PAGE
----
An Assessment of Severity of Illness of Pediatric Musculoskeletal Infections: 1994-2009




Sun, David Q.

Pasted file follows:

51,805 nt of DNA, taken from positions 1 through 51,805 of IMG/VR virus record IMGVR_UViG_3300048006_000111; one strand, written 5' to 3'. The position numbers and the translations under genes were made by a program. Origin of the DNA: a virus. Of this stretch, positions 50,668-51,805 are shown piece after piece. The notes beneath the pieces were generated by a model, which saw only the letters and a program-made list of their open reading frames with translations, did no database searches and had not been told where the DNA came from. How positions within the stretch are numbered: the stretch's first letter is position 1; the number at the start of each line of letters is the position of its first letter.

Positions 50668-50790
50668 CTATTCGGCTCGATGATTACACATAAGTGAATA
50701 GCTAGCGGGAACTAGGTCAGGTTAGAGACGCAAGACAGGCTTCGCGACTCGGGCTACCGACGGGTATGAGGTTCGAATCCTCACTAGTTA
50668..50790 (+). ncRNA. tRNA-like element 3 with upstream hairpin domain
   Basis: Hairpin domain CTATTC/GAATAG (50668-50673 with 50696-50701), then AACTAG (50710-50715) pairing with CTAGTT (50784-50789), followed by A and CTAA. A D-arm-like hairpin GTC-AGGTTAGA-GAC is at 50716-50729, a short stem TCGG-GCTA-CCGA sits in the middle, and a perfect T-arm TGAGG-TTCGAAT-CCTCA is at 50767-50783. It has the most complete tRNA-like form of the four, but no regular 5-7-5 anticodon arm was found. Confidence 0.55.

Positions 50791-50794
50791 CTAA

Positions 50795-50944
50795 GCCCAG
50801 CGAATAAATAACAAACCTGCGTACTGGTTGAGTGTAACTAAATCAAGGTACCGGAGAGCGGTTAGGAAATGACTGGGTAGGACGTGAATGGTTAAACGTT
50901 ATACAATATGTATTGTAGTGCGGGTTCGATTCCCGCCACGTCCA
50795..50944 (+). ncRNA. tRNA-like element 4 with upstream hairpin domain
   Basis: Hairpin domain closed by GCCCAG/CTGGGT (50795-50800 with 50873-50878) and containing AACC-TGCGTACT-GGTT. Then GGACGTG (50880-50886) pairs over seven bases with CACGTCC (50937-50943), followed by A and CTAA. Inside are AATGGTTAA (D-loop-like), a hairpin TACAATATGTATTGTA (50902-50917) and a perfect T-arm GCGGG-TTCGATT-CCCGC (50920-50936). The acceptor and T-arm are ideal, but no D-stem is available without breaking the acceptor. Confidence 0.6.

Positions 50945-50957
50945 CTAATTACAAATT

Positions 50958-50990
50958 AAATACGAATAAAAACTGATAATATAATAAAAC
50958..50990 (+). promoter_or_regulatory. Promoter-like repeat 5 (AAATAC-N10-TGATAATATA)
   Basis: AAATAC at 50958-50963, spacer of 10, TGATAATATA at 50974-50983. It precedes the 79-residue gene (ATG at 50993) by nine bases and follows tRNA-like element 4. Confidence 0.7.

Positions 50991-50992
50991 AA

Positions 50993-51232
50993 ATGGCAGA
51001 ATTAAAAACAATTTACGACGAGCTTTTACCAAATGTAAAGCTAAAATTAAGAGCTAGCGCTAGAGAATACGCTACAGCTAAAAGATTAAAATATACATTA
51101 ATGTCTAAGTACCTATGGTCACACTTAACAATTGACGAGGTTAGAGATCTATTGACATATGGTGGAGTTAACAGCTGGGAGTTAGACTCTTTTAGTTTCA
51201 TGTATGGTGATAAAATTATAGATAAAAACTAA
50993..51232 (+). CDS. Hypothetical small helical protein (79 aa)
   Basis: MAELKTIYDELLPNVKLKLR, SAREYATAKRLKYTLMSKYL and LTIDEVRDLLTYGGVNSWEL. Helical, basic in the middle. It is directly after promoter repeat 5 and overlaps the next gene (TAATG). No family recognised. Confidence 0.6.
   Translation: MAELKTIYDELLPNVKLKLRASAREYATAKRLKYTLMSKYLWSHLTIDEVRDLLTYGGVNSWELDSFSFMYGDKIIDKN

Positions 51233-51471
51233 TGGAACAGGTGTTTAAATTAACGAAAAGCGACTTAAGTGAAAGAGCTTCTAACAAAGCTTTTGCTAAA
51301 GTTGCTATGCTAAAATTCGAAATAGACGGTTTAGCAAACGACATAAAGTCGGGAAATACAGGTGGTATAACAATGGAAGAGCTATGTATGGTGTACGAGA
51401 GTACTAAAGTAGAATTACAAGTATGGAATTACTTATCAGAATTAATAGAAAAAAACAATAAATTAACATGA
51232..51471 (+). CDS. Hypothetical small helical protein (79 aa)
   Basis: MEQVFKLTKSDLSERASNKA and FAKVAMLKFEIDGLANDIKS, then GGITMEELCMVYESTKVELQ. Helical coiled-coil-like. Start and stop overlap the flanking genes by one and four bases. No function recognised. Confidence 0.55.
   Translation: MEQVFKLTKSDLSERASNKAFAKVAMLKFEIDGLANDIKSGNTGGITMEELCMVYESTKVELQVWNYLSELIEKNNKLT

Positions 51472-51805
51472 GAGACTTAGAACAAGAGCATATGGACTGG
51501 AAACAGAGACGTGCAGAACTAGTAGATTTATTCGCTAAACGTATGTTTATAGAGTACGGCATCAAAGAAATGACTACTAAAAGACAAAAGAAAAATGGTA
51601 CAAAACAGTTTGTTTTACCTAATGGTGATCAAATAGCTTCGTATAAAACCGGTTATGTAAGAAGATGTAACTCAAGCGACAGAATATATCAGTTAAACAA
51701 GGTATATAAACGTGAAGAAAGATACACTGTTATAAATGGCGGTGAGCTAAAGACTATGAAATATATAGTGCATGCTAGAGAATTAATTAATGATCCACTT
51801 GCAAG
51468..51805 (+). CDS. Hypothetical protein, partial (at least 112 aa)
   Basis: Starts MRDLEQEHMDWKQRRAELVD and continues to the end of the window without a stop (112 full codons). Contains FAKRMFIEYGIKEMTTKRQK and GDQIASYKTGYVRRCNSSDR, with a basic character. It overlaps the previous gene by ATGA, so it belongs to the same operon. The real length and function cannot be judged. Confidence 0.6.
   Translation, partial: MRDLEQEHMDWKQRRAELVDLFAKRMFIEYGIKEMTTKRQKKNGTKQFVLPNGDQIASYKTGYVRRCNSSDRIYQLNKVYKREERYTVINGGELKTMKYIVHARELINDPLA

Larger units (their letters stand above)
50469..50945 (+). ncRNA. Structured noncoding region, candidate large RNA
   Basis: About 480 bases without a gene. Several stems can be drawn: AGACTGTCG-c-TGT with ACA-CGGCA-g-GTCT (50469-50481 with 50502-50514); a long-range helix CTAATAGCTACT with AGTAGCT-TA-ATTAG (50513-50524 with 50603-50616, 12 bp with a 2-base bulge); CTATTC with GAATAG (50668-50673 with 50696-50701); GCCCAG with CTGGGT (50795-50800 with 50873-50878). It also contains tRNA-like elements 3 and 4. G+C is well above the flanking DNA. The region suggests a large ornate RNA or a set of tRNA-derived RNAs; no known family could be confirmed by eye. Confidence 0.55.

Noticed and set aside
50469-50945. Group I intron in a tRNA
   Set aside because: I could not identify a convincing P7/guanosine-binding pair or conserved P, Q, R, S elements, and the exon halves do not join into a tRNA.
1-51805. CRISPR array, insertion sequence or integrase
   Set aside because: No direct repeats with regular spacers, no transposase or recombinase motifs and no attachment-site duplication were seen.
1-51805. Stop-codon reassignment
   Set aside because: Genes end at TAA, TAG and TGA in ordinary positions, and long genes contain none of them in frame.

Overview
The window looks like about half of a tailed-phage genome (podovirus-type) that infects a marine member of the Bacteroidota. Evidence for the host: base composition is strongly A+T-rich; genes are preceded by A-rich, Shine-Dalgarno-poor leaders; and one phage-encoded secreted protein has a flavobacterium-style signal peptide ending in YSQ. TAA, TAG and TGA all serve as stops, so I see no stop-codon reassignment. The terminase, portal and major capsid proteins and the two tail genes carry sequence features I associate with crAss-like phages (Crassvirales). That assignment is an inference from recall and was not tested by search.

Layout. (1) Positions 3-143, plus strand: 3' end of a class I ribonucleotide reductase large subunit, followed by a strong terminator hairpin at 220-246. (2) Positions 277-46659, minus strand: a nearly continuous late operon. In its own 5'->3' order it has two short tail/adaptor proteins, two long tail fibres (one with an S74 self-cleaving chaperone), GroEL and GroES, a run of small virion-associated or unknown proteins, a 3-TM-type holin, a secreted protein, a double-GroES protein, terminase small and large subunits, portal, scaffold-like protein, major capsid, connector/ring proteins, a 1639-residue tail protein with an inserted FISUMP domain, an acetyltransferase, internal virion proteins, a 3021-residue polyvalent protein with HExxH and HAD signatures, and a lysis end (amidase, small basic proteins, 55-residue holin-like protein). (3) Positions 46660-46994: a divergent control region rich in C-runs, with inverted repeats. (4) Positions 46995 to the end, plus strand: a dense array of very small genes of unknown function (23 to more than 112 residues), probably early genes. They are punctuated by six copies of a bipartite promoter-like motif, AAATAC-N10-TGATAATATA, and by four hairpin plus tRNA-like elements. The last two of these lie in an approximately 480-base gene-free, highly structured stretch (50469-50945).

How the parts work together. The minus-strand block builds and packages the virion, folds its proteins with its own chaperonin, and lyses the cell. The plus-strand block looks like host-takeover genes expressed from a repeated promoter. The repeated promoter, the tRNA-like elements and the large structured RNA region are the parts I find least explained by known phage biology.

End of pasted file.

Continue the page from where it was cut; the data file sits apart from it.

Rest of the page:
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PURPOSE: Care of children with osteomyelitis requires multi-disciplinary collaboration. This study evaluates the impact of evidence-based guidelines for pediatric osteomyelitis when applied by a multi-disciplinary team. METHODS: Guidelines for pediatric osteomyelitis were developed and implemented by a multi-disciplinary team comprised of orthopedics, pediatrics, infectious disease, nursing, and social work who met daily to conduct rounds and make treatment decisions. Children who were treated according to the guidelines (g) were compared to those who had been treated prior to the guidelines (ng) by retrospective review and statistical analysis. RESULTS: 210 children of the 2002-2004 cohort (ng) were compared to 61 children of the 2009 cohort (g). No significant differences between the two cohorts were noted for age, race, gender, incidence of Methicillin-resistant Staphylococcus aureus (g=26.2%; ng=18.1%), incidence of Methicillin-sensitive Staphylococcus aureus (g=27.9%; ng=23.8%), bacteremia, or surgeries. Significant differences between cohorts were noted (p<0.05) for each of the following: timing of initial MRI (g=1.0 day; ng=2.5 days); clindamycin as initial antibiotic (g= 85.3%; ng=12.8%); blood cultures before antibiotic administration (g=91.8% ; ng=79.5%); tissue cultures from infection site (g=78.7%; ng=62.9%); identification of organism by tissue or blood culture (g=73.8%; ng=60.0%); antibiotic changes (g=1.4 changes; ng=2.0 changes); and mean oral antibiotic duration (g=43.7 days; ng=27.7 days). Children treated with guidelines had clinically important trends of a shorter total length of stay (g=9.7 days; ng=12.8 days; p=0.054), and lower readmission rate (g=6.6%; ng=11.4%; p=0.34). CONCLUSION: Evidence-based treatment guidelines applied by a multi-disciplinary team resulted in more efficient diagnostic work-up, higher rate of identifying the causative organism, improved adherence to initial antibiotic recommendations with fewer antibiotic changes during treatment. Additionally, there were trends toward lower readmission rate and lower length of hospitalization. The establishment of evidence-based treatment guidelines will allow for the standardization of evaluation and treatment of children with musculoskeletal infections for severity of illness comparisons between cohorts separated through time and geographic location.

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